Meet Scott Sawyer, San Diego County Food Vision 2030's Lead Researcher & Report Author

Meet Scott Sawyer, San Diego County Food Vision 2030's Lead Researcher & Report Author

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Scott Sawyer will serve as the Alliance’s Consultant, Lead Researcher, & Report Author throughout the San Diego County Food Vision 2030 development process.


Putting together a 10-year strategic plan for our food system is no small task. Over the next year and a half, the San Diego Food System Alliance will be engaging with hundreds of stakeholders at every point in our region’s food system, as well as the broader community, to develop the most impactful and inclusive San Diego County Food Vision 2030.

Fortunately, we have a seasoned professional sharing the helm of this project, who has led such large and complex food system planning efforts, including Vermont’s Farm to Plate Initiative: Meet Scott Sawyer. 

We’re thrilled to have Scott on board with us! Read the following Q&A to hear why Scott continues to be passionate about food system transformation, what has surprised him about San Diego County’s food system, and the insights he brings from Vermont that are transferable from coast to coast.

How is your experience at VT Farm to Plate transferable to San Diego County Food Vision 2030?

Scott: Vermont is a small rural state with a population of about 650,000! So we’re obviously talking about different histories, cultures, demographics, and geographies. But, I think what changed things there—and what has resonated with audiences in America and throughout the world—is that Vermont's Farm to Plate Initiative created an inclusive common agenda for people to rally around. It sounds simple, but nurturing those personal relationships year after year builds trust and enables organizations to work together collaboratively. At the end of the day, that’s the secret sauce of Vermont’s food system: relationships, or rather, friendships. All we’re trying to do with the San Diego County Food Vision is develop that common agenda and nurture those relationships. So the process or methodology and the spirit of “we’re in this together” is what’s transferable.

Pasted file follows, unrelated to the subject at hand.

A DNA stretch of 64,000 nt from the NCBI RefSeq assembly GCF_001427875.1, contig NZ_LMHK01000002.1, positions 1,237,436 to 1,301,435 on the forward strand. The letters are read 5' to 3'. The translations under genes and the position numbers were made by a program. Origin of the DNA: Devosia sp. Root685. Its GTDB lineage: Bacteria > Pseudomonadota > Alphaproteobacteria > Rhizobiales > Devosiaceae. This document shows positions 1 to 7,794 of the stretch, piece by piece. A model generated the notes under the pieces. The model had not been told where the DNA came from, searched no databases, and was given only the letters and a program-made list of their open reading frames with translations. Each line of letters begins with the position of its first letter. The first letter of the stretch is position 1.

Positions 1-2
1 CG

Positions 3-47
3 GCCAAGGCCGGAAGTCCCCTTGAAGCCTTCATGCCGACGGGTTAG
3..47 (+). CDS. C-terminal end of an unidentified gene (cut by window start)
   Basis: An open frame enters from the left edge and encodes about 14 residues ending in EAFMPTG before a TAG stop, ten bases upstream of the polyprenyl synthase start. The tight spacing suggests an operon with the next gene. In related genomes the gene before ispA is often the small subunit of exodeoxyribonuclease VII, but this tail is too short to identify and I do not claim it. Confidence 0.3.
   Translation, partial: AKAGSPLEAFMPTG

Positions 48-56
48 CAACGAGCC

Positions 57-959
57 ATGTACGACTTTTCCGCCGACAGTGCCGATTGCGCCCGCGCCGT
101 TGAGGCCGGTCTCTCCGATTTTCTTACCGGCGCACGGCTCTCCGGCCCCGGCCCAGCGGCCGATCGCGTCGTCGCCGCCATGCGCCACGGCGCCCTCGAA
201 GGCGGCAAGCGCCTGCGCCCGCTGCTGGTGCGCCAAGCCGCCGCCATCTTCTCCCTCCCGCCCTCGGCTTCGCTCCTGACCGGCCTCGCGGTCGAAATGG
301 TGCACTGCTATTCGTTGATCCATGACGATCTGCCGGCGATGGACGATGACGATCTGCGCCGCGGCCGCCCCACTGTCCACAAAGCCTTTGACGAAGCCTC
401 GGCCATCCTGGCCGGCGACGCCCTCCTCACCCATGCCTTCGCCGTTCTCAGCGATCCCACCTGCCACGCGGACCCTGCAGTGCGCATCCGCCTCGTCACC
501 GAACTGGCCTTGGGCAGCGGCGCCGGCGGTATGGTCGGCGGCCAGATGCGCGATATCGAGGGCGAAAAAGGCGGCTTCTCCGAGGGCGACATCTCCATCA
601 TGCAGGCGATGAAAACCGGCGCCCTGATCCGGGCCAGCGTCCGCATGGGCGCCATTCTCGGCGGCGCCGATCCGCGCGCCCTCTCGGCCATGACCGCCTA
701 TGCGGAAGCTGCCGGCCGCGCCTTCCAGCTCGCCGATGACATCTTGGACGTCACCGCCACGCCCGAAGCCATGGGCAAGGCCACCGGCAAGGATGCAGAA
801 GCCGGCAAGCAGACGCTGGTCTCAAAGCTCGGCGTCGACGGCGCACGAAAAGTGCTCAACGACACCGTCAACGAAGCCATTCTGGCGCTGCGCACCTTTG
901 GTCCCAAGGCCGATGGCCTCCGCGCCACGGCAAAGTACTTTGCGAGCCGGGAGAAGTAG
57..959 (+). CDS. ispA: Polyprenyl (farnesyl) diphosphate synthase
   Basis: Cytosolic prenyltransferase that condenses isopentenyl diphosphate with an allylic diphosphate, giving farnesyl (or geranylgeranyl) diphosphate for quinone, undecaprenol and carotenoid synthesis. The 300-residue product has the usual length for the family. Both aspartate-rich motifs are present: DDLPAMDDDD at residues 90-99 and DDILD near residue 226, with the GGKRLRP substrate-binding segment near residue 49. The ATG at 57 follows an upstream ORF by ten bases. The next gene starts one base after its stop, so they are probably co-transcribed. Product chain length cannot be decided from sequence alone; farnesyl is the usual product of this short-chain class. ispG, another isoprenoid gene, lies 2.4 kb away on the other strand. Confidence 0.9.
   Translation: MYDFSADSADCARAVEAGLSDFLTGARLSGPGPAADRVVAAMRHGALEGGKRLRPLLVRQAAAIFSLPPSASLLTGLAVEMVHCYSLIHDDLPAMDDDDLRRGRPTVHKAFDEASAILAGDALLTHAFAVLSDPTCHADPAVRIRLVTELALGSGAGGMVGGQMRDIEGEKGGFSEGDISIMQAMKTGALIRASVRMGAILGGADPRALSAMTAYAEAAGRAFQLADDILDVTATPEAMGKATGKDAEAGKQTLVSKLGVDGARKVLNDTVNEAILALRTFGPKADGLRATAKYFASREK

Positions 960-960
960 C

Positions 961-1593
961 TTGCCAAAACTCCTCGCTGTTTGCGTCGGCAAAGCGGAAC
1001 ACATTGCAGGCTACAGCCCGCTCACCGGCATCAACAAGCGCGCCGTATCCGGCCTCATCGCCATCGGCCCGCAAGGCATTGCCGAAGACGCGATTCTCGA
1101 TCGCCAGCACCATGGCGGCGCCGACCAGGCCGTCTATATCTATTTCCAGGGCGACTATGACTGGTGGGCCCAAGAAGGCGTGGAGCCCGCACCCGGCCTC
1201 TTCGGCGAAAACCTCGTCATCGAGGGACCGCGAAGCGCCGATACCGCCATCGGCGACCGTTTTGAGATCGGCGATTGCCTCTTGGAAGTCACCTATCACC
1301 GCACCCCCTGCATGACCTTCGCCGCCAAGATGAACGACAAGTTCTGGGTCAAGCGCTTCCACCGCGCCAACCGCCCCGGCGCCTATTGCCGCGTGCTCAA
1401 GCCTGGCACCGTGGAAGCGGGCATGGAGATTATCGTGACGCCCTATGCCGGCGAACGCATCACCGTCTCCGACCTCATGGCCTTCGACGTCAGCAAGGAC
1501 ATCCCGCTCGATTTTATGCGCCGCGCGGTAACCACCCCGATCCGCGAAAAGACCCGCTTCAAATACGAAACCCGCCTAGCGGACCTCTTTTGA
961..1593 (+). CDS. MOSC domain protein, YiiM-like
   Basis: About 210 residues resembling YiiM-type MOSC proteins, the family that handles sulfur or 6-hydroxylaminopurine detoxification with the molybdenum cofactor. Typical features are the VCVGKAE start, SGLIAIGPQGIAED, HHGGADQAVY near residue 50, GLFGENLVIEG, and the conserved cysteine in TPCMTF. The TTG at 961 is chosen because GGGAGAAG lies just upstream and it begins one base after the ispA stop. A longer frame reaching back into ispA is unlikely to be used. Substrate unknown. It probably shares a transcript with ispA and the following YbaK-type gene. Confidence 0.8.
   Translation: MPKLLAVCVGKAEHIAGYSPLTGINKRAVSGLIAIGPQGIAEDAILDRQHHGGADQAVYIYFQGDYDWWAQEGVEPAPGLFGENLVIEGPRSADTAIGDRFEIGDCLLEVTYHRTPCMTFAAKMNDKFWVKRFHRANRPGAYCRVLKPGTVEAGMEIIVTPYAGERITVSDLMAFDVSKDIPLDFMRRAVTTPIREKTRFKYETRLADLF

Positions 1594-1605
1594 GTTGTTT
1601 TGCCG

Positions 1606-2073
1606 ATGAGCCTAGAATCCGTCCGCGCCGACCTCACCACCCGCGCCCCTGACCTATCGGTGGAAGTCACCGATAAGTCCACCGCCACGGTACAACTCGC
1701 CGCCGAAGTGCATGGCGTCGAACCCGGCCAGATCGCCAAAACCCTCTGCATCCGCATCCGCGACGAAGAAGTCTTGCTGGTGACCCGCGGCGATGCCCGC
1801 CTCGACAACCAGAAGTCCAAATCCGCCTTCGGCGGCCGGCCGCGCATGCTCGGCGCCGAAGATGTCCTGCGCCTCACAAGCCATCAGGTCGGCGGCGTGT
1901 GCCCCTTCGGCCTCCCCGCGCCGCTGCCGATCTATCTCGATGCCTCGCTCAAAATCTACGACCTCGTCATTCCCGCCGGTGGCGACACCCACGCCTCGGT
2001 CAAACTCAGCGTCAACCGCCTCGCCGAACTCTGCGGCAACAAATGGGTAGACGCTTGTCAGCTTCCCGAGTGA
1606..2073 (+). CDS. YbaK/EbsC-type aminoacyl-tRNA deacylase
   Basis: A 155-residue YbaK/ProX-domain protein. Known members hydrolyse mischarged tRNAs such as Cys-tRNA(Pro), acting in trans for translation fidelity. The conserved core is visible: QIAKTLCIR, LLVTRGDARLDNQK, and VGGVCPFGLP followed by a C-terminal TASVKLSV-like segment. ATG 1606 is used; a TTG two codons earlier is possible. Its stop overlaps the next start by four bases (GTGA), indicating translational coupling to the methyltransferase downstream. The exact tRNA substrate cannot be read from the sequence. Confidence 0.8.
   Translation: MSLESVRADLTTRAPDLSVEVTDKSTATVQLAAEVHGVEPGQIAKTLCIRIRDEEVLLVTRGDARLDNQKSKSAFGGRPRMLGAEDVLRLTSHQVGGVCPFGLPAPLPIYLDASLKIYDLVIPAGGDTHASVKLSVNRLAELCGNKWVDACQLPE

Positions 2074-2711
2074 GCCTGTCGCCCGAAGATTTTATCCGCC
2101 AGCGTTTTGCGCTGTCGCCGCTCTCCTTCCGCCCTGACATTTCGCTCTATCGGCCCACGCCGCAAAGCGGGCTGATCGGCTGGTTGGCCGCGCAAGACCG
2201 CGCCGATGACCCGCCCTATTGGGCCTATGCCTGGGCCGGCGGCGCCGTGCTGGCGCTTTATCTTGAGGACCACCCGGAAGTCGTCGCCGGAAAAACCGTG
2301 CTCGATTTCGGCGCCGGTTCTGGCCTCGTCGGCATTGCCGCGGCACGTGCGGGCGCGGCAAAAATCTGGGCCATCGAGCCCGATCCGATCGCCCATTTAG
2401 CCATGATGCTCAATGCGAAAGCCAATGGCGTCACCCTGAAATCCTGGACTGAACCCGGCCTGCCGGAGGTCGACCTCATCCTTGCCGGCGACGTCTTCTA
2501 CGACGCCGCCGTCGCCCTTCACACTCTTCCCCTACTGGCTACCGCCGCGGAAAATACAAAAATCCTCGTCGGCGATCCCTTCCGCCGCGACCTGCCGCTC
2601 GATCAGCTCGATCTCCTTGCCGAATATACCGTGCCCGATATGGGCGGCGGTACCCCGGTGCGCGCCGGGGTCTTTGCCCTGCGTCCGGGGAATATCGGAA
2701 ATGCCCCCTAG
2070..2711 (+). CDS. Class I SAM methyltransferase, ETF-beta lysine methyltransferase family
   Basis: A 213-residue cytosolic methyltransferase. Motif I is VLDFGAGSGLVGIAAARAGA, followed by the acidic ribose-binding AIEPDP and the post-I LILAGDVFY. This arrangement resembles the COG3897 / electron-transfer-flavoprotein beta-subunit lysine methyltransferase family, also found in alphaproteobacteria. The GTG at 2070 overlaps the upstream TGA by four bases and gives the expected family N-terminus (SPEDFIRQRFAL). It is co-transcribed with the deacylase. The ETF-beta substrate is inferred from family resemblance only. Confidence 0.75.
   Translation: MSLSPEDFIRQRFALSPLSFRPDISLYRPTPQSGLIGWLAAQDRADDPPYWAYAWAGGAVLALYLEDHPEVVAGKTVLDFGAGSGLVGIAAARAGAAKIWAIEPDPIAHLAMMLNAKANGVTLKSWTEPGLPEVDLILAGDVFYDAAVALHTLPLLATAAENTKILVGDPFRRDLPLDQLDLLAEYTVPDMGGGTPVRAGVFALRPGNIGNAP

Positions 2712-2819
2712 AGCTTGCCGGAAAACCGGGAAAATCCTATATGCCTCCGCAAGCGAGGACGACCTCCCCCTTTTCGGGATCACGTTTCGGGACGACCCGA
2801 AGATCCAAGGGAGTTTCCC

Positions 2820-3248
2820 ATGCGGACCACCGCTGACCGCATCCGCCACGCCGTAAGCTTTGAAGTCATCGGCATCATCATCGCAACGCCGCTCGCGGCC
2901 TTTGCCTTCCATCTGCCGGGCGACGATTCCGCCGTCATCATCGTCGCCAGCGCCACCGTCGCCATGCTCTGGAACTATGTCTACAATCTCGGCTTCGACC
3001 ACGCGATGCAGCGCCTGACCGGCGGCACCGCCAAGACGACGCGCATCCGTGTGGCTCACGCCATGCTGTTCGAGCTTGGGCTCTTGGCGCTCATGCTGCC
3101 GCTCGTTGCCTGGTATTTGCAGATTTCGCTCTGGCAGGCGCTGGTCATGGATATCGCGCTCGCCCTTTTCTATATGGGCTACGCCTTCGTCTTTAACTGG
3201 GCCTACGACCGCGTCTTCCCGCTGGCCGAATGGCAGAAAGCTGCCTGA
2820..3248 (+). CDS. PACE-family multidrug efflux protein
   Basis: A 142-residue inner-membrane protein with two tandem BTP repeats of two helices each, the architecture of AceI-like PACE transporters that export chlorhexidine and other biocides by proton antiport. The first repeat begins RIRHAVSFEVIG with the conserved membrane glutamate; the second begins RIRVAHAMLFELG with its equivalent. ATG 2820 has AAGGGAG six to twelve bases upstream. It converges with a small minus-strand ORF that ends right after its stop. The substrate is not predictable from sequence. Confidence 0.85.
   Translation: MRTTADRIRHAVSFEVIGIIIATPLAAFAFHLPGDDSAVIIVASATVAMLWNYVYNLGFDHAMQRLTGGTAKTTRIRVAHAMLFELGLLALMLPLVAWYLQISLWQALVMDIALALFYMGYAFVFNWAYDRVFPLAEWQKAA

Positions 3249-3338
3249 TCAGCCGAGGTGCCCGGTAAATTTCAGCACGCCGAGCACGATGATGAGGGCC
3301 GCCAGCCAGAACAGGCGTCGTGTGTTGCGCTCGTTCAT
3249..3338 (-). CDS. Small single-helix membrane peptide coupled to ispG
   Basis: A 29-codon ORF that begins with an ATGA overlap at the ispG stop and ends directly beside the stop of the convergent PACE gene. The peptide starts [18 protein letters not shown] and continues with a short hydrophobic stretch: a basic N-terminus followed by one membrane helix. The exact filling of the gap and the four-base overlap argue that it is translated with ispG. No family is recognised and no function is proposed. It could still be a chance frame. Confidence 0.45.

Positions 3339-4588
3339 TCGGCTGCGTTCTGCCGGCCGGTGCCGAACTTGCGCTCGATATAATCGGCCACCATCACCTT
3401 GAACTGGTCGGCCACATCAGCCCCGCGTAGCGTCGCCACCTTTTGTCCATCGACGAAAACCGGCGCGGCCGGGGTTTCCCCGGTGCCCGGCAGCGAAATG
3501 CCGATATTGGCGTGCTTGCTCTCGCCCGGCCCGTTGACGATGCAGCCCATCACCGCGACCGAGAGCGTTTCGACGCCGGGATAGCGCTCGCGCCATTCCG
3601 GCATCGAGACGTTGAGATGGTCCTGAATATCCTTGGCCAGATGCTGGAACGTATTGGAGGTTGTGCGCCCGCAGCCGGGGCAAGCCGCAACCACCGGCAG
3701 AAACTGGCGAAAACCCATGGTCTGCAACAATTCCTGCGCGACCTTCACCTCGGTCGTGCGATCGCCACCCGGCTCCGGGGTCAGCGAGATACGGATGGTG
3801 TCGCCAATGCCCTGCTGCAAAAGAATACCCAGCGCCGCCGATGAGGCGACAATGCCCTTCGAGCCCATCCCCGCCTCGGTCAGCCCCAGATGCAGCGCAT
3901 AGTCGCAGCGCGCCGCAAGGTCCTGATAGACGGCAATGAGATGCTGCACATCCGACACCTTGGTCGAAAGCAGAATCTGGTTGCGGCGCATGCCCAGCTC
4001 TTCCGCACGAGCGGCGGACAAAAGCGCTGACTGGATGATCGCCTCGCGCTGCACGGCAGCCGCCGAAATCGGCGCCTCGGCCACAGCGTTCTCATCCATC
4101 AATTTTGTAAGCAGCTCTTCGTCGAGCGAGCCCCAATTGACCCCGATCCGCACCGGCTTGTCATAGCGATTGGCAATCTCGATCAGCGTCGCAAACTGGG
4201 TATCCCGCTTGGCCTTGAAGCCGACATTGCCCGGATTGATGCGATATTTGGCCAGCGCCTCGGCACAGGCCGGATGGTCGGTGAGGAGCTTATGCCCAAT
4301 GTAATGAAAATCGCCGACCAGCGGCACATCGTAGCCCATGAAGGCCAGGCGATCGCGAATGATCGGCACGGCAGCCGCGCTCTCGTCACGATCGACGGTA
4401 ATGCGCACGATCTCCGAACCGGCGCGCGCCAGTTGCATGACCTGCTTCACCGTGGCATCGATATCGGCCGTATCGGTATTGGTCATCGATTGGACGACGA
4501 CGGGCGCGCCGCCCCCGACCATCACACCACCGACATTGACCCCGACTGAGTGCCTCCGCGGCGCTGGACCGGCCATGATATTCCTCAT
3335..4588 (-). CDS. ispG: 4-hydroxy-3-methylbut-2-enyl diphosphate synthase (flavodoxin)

VT Farm to Plate was commissioned by the state government, and as such had public buy-in since the very beginning of the project. San Diego County Food Vision 2030 isn't in quite the same boat, but still has potential to have powerful impact. What can the Alliance do to ensure that the plan doesn't sit on the shelf once it's completed?

Scott: The fact that Vermont’s food system plan was requested by the Legislature did open a lot of doors for us. The nice thing about Vermont’s Farm to Plate Initiative is that it has continued on now for 10 years through Republican and Democratic governorships. A lot of plans do die quickly. I think Farm to Plate persists because people continue to see the benefits of working together. In other words, in San Diego County we need to see a robust network knocking out policy, financial, educational, and other on-the-ground accomplishments.

Can you share briefly about what inspired you, or personally drew you to food systems work? And what keeps you coming back?

Scott: It’s just been clear to me for a long time that food systems and energy systems are the keys to sustainability. If we can get these systems right then the world that future generations inherit will be ok. Food systems touch every aspect of life, obviously we all eat. Food systems are visible in the crops, cuisines, lingo (e.g., “pop” versus “soda”), and products that are manifestations of the history, culture, and ecology of specific communities. And food systems are linked at local, regional, national, and global scales. So every time I drink coffee I’m engaging this complex web of relationships. I just think that’s fascinating.

Since beginning Food Vision 2030 research a few months ago, what is the thing that has surprised you the most?

Scott: I guess I’m just surprised at how unique San Diego County is within California’s food system. Obviously the Central Valley and some of the coastal counties are major food producing regions. Where I grew up, east of LA, is wall-to-wall sprawl. But San Diego County is one of the few metropolitan regions in the country that has agricultural and seafood production. I think that’s something to celebrate and defend.

The topics in the report will be pretty comprehensive, including Achieving Equity, Confronting Climate Change, Sustaining Food Production, Exploring Food Processing and Manufacturing, Marketing Our Food Products Locally, Reducing Wasted Food, and Cultivating Food Culture. Which area are you most excited to dive into research?

Scott: From my perspective, the San Diego Food System Alliance is interested in doing something very innovative. Elly, Sona, and the team want climate change and equity to be the centerpieces of the analyses. So, while all of the topics are interesting, the ways in which climate change and equity issues interact with San Diego’s food system are the most exciting. The most troubling, and the most exciting.

What is a food business or endeavor you love, and why?

Scott: In Vermont, I loved that I could buy pretty much any kind of food I wanted—fresh bread, vegetables, blueberries, ice cream—and know exactly where it came from. I had a friend who made gelato, Shy Guy Gelato, and that was delicious. Home in California, I will always go to Juanita's in Pomona. This has been my family’s go-to Mexican food place for 35 years.

Thank you, Scott! To stay up-to-date on San Diego County Food Vision 2030, subscribe to our newsletter and follow along on social media: Facebook | Instagram | Twitter